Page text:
ROLE OF UPWARD FEEDBACK IN EFFECTIVE FEDERAL
PUBLIC ADMINISTRATION IN GERMANY - AS PART OF
- Autor: SCHOLZ, GABI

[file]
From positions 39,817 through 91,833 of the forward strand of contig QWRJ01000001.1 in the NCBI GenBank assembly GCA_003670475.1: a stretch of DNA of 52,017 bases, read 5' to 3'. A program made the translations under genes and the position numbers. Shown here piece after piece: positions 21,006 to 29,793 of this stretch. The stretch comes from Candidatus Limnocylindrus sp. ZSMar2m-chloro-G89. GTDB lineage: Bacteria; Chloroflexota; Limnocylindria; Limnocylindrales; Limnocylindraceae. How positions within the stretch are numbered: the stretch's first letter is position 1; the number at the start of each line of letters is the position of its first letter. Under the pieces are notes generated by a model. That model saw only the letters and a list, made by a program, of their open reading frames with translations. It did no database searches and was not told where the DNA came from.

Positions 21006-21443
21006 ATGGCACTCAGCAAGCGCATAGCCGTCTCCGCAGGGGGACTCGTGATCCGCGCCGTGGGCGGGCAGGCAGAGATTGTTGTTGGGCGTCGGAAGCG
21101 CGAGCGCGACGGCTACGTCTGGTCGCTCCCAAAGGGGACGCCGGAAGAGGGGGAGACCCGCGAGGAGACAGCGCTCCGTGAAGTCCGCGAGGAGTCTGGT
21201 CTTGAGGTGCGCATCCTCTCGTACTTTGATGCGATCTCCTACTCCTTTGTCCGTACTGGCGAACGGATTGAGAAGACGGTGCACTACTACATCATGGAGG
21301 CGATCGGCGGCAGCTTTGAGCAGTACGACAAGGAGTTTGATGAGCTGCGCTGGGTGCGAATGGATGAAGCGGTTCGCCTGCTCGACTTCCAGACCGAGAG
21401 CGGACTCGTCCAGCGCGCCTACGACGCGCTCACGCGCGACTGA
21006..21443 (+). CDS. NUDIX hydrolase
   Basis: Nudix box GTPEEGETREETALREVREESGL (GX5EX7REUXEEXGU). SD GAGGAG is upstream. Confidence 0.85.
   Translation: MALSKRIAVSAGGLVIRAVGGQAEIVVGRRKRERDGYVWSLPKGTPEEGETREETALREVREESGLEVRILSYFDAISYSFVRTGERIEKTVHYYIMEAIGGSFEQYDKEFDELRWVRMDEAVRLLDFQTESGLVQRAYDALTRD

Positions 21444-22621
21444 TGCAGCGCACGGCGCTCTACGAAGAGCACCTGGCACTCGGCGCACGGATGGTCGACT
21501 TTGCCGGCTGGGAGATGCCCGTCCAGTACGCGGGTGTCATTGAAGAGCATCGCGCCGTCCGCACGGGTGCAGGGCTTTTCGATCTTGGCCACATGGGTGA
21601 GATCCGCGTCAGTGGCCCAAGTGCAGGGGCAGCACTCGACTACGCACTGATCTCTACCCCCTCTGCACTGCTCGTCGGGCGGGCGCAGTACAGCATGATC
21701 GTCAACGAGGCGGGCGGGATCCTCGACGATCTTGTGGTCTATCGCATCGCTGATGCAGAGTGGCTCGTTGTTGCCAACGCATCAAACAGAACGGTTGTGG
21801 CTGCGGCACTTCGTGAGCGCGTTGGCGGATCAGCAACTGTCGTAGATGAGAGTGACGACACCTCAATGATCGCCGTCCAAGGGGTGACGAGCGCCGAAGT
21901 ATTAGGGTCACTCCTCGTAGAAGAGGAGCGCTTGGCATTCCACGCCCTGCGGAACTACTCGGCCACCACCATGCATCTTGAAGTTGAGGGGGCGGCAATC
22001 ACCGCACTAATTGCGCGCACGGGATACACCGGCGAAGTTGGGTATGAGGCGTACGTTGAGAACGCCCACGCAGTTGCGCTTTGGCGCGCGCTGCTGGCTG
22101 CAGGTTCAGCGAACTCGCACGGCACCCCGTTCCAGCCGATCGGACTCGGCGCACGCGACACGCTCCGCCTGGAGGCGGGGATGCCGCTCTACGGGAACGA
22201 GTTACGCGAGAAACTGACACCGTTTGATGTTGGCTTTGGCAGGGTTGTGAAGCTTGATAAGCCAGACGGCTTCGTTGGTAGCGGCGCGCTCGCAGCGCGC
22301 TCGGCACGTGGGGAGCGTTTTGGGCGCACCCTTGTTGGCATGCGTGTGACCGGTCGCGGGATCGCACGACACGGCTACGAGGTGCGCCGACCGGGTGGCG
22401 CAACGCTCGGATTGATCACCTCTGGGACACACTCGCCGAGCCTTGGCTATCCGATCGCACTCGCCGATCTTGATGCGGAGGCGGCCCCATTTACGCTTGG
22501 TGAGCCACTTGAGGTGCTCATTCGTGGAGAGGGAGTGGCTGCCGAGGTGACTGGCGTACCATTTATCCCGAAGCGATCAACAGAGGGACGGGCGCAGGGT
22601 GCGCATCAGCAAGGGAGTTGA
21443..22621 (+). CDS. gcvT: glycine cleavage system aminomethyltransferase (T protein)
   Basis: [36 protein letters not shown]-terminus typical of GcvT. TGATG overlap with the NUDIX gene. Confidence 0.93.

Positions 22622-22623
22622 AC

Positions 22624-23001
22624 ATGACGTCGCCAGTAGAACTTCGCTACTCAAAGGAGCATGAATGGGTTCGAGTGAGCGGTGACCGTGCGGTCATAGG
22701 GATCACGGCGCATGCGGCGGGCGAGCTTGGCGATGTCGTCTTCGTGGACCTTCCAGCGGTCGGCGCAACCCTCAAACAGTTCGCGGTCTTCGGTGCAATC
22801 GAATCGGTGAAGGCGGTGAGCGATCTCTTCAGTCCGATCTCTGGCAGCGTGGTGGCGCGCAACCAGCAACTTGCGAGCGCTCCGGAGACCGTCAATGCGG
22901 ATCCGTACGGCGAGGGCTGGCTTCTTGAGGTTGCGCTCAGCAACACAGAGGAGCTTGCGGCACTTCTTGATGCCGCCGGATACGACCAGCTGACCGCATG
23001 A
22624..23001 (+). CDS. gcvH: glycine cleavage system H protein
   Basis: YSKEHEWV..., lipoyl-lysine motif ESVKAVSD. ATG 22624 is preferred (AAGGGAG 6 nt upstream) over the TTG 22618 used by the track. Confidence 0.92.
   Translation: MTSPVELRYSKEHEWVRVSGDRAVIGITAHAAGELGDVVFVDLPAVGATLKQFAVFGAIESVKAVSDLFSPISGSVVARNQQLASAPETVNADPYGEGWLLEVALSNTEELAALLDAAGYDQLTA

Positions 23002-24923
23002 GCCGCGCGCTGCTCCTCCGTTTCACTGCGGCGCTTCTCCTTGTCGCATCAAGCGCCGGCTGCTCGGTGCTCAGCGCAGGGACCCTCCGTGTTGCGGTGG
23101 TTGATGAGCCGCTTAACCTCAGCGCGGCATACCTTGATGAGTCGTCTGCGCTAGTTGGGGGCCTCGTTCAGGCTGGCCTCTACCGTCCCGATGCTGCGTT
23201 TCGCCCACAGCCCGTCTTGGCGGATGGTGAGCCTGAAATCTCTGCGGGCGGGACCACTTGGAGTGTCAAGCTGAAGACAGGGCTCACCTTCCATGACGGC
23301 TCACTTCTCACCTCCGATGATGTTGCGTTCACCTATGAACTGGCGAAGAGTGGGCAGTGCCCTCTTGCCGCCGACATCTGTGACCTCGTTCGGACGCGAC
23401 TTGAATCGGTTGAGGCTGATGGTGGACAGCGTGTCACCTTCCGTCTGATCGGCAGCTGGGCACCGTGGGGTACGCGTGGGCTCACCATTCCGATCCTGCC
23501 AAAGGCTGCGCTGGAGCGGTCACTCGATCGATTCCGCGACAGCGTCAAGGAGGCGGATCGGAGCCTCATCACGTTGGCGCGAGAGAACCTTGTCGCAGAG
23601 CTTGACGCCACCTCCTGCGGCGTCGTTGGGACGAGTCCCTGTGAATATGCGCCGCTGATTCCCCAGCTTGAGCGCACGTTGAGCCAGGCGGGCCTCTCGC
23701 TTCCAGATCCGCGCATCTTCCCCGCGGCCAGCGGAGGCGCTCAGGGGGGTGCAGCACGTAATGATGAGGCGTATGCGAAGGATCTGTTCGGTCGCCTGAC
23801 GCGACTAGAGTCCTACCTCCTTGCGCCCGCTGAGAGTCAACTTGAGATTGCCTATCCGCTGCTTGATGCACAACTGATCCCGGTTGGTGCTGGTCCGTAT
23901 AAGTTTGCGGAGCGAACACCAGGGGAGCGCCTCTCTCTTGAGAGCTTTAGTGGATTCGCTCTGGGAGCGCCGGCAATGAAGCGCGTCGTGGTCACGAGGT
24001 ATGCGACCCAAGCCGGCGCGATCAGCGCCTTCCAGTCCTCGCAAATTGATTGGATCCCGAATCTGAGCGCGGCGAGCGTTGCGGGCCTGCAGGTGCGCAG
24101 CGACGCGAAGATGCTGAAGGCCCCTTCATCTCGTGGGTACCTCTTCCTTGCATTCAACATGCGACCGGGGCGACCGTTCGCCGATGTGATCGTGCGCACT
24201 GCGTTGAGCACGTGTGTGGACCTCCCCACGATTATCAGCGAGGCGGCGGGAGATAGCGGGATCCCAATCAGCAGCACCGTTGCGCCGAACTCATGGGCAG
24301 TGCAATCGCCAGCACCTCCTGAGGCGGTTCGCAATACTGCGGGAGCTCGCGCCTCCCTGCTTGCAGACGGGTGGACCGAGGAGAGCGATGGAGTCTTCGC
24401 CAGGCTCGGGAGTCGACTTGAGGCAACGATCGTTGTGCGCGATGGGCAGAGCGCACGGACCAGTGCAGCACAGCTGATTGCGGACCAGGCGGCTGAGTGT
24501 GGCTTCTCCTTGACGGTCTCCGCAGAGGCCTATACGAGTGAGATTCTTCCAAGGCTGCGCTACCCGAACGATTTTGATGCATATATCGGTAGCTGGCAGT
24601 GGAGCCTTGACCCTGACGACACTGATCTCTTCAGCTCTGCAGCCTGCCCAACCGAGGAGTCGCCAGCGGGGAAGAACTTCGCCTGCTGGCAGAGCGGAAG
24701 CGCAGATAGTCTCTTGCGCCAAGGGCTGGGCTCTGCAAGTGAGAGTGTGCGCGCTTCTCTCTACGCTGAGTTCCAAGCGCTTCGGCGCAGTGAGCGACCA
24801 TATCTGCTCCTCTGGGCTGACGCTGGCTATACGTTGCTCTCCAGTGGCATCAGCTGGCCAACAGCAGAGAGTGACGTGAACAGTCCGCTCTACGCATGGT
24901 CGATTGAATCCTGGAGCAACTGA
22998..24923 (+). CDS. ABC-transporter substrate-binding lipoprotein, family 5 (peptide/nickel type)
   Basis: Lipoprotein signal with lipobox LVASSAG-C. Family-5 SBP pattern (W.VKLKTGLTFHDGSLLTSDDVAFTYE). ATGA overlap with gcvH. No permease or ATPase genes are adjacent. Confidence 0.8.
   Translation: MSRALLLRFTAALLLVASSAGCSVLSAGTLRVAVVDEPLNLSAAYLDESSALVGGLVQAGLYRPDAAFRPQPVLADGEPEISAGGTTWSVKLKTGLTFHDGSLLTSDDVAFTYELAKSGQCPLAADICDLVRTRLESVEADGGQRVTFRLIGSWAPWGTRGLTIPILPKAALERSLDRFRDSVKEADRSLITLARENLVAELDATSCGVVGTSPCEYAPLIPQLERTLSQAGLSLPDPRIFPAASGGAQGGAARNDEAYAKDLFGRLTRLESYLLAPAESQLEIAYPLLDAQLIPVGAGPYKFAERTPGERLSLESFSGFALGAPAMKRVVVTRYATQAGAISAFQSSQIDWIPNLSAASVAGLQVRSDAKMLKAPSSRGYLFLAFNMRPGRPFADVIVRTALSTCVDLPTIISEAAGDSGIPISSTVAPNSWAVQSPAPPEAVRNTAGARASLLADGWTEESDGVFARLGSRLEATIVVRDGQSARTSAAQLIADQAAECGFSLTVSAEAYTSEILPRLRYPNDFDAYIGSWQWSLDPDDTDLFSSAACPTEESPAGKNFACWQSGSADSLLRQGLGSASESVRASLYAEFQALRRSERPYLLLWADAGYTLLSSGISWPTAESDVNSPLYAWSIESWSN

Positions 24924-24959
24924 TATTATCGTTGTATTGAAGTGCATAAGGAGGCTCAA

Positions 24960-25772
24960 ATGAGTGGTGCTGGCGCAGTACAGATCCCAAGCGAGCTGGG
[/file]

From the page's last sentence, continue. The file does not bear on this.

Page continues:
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Master's Thesis from the year 2008 in the subject Business economics - Business Management, Corporate Governance, grade: Merit, University of East London, course: MBA International Business, Postgraduate Programmes - Part Time, language: English, abstract: Recently, private and public organisations have been using upward feedback to meet new challenges in human resource management in public administration. Most of the discussions dealing with the accurate use of 'modern instruments' like upward feedback for the management development process can be found outside Germany. Upward feedback focuses on managerial development rather than having a judgemental purpose. This paper addresses literature research dealing with upward feedback, which suggests that upward feedback can lead to performance improvement. Most research studies discuss the use of this instrument in private companies or in local public agencies. There is almost nothing in the literature about whether upward feedback is used at the federal administrative level in Germany. Consequently, this the paper examines whether the instrument of upward feedback is really used rarely at the federal administrative level in Germany. To analyse whether the instrument of upward feedback is used at the federal administrative level in Germany the researcher designed a questionnaire, which was sent to all 15 supreme federal authorities (the Federal Chancellery and the fourteen Federal Ministries) and to 54 subordinate federal administrations along with information regarding the purpose of the research. Information from 69 respondents shows that 16 % of federal authorities are already using the instrument on a regular basis, one for ten years and another for eight years. Some 22 % are planning implementation in the near future and two of these have already undertaken a pilot project with good results. The paper identifies salient concepts, in the field of upward feedback, which are currently being employed in the private and the public sector. No ideal approach can be found in either the literature or in practice. However, one fundamental conclusion was identified: it is not enough simply to receive feedback. An organisation has to take further aspects into account, for example to define and communicate the purposes of the feedback before starting the feedback programme, to help employees to interpret and react to the ratings and to set up rules on how managers are to deal with the results etc. If this is done, the instrument can be a powerful tool for managerial developmental purposes.